Reserve Citizen Airmen receive rare honor for saving German citizens
By Tech. Sgt. Lindsey Maurice
/ Published April 10, 2018
In July, Reserve Citizen Airmen from the 920th Rescue Wing, Patrick Air Force Base, Florida, took part in a daring rescue of two German citizens whose vessel caught fire about 500 nautical miles off the coast of Cape Canaveral, Florida.
In January, Col. Kurt Matthews, 920th RQW commander, and a contingent of six Reserve Citizen Airmen traveled to Germany to accept a prestigious award from the German government on behalf of the 80 unit members who took part in the rescue.
For the first time in 20 years, the German Maritime Search and Rescue Service awarded the Medal of Honor on Ribbon for Rescue Missions at Sea in Gold in a special ceremony to the 920th Rescue Wing Jan. 26, at the German Martime Museum in Hamburg.
“The Medal in Gold has been awarded only five times since 1955,” said Gerhard Harder, chairman of the German Maritime Search and Rescue Service. “This award reflects all the courage, commitment, compassion, dedication and professionalism that is necessary to make a sea rescue that is 800 kilometers from the coast possible. I feel greatly honored to award the Medal of Honor on Ribbon for Rescue Missions at Sea in Gold to the 920th Rescue Wing.”
“It is an honor to be here today and represent the amazing men and women of the 920th Rescue Wing,” said Matthews. “The lengths our Reserve Citizen Airmen went through to save these men is incredible and I am extremely proud of them.
“The specific capability of the 920th RQW’s Guardian Angel Airmen, combined with its air refueling and extended-range airpower make it uniquely able to accomplish the mission where few others in the world can.”
Matthews noted the unit was not facing the most ideal circumstances when it received the call for help that morning. The two HC-130s required to transport the Guardian Angel team and refuel the helicopters were broken and the helicopter crews were on crew rest.
However, the team pulled together and within two hours the maintenance crews fixed and launched the first HC-130 carrying the Guardian Angel team and their equipment. Two hours later, the helicopters headed to the scene, while the maintenance crews fixed the last HC-130.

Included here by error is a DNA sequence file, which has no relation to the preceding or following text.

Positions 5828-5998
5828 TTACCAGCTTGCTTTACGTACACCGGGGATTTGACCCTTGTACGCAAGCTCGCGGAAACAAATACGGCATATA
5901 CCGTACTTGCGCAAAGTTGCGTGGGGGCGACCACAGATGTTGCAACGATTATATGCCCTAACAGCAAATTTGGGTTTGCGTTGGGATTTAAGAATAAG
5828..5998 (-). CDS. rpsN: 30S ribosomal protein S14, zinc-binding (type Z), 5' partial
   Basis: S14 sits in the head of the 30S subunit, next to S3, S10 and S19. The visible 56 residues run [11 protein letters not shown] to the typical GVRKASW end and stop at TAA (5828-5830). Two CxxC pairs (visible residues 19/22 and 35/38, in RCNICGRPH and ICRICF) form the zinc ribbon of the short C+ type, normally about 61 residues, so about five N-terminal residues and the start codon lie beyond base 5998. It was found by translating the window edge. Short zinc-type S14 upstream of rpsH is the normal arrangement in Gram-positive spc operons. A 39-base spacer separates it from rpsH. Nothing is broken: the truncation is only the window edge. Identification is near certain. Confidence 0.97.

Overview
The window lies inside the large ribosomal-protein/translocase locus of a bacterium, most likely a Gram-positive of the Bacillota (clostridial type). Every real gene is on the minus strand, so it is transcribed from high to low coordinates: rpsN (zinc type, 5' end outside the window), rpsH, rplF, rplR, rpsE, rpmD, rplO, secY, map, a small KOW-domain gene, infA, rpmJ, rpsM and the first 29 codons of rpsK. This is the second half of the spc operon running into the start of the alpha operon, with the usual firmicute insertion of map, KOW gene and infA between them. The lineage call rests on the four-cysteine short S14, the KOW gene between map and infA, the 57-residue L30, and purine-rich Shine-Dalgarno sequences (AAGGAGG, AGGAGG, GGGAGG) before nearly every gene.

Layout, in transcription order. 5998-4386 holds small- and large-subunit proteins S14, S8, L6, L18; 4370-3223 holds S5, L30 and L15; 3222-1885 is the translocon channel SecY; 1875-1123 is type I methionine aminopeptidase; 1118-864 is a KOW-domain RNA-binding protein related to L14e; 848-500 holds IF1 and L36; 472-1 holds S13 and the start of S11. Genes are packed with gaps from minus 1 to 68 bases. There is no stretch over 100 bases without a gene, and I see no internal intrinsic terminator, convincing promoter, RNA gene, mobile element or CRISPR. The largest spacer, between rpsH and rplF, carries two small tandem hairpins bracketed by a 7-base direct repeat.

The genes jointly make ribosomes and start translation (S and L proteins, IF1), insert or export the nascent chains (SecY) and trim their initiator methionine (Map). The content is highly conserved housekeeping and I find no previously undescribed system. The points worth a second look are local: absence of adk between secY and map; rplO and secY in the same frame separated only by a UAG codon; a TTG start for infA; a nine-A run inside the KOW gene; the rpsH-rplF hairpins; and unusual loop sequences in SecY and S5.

Around this same time, the Guardian Angel team parachuted into the open water out of the back of the HC-130, followed by their zodiac inflatable boat and medical equipment. After reaching the survivors, they provided urgent medical care and transported them to a nearby freighter whose crew volunteered to help. Under the cover of darkness, the HH-60 Pave Hawk helicopter teams arrived and their crews hoisted the men into the aircraft bound for the Orlando Regional Medical Center. The survivors spent roughly two weeks in the hospital before returning to Germany.
“I would like to express my heartfelt thank you to my Guardian Angels for rescuing me,” said Karl Meer Jr., the son who was severely injured in the accident. “With my injuries and without water, I don’t think I would have lived another day. I immediately felt so safe, because they knew exactly what they were doing and stayed calm.”
The father and son were able to personally thank some of their rescuers while undergoing care at the Orlando hospital and some additional 920th RQW team members at the ceremony. It was a reunion that touched more than just the rescuers and rescuees.
“This is an awe-inspiring German-American story that unfolded where we didn’t expect it,” said Consul General Richard T. Yoneoka, the U.S. Ambassador’s representative to the German states of Hamburg, Lower Saxony, Bremen, Schleswig-Holstein, and Mecklenburg-Vorpommern. “It showcases efficient transatlantic communication channels, the technical material capabilities of the U.S. Air Force and the determination of highly-skilled and superbly-trained individuals to get the job done at great personal risk.”
“To me, today’s event is much more than a festive awards ceremony that honors brave men and women who stood ready when called upon to engage in a rescue mission at sea,” he continued. “To me, above all, this extraordinary rescue story is about a human act of kindness, maybe the most noble, saving another’s life, two lives in fact. True to the motto of the 920th Rescue Wing, ‘These things, we do, that others may live,’ this rescue story is the most meaningful story about German-American relations that I can imagine.”
As the U.S. Air Force Reserve’s sole combat-search-and-rescue wing, the 920th Rescue Wing’s mission is to rescue and recover personnel anytime, anywhere, with combat-ready Citizen Airmen.
(Maurice is assigned to the 920th Rescue Wing public affairs office)